Holmes on Laws on Paralympics

Like many, I was disgusted with what Michael Laws said about paralympians last week. Belittling the efforts of those who spend eight hours a day training to be the best they can be was very stupid, and Paul Holmes let loose in response:

Some of the finest, most inspirational men and women I have ever known have been Paralympians.

But Michael Laws thinks Paralympic sport is ludicrous.

No, Michael, it’s not ludicrous. It’s actually brilliant.

It’s brilliant that it exists and it is genuinely brilliant to see.

In Christchurch this summer, at the Paralympic World Championships (as opposed to the Paralympic Games themselves), those of us there watched the brilliant South African Oscar Pistorius run on his carbon-fibre plates.

Pistorius is one second slower over 100m than Usain Bolt. Bolt, of course, does not have to endure the pain of the impact on the point where the prostheses meet the flesh. But Paralympians will never tell you about that because Paralympians, in my experience, rarely complain.

This is something many people don’t realise – many paralympians battle significant pain when they compete – not just your normal pain of exertion.

No, Michael. Paralympics is not ludicrous. Going out to Howick and shagging a P addict on bail who’s called you up on the radio programme is ludicrous. Having the cops come round to your home because you’re being beaten up by your wife is ludicrous.

Fighting desperately over an “H” in the name of a town is ludicrous.


I wanted to cry when I read Michael Laws’ comments. After the decades of struggle by Paralympics to be recognised not as some kind of therapy for cripples, but as genuine sport performed with dedication by physically impaired people, we get an ignorant comment from an intelligent broadcaster who should know better. …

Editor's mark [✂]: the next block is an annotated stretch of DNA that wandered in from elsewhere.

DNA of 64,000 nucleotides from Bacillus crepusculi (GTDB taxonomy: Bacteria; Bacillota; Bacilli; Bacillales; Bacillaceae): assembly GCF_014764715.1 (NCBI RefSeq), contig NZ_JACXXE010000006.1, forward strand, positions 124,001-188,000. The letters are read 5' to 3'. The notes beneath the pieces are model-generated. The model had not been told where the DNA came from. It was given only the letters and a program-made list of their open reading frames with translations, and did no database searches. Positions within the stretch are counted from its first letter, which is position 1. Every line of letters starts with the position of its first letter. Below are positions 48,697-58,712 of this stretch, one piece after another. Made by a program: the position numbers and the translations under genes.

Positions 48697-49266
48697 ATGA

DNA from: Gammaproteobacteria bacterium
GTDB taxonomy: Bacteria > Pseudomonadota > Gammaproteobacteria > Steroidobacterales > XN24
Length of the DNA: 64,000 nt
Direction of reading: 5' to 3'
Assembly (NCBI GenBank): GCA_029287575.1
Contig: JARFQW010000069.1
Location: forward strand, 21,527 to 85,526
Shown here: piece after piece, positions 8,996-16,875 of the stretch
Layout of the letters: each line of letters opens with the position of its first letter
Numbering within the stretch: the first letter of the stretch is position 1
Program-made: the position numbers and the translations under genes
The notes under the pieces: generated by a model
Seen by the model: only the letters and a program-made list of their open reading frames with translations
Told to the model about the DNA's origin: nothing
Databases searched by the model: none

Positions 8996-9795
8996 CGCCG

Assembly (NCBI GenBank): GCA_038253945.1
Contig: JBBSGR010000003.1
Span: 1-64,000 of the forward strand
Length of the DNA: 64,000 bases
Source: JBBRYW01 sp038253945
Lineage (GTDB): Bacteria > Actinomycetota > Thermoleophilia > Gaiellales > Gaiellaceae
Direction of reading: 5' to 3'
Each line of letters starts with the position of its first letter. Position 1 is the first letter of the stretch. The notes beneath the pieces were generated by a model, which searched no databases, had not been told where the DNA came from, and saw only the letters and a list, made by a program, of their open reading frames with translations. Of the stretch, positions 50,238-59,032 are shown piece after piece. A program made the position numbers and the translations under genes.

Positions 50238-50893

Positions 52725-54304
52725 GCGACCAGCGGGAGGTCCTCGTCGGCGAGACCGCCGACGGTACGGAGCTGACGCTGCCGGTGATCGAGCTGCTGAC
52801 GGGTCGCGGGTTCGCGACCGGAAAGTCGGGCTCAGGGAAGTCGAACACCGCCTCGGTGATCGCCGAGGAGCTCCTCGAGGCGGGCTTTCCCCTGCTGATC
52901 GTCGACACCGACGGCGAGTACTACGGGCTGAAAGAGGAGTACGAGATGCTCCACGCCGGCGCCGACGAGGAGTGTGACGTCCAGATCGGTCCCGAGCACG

Believe me, no one makes it to the Paralympics unless they are the best of the best. And every day there is the hassle of getting up, perhaps getting through the spasms, getting into the chair, getting to the toilet, getting clean and getting into the day. Paralympians are people who never gave up.

Paralympians are different from able-bodied sports people, that is true. But the runner is different from the shot-putter and the shot-putter is different from the soccer player. What about it? The runner does not say the shot-putter is not a sportsman.

I have a picture in my mind from the Olympic Pool at Barcelona during the 1992 Paralympics. It has stayed with me forever. A young woman lifts herself out of the pool. She levers herself out, really.

She has little stumps for legs with little feet and little toes. She has only one arm and it is a stump too, with a little hand and little fingers. I suppose thalidomide might have been involved. She is truly, stunningly beautiful. She has won her event. Her radiant smile I will never forget.

Words matter, Michael. Words are the most powerful weapon a human being has. Words can build up, they can save a soul, they can make someone feel love, they can cheer the down-trodden and the sad and those who lack purpose.

They can lift the heart and restore the spirit. But they can destroy too, and hurt, and demean those who do their very best to achieve against the odds to become talented, winning sportsmen and women.

One of Paul’s best ever columns.

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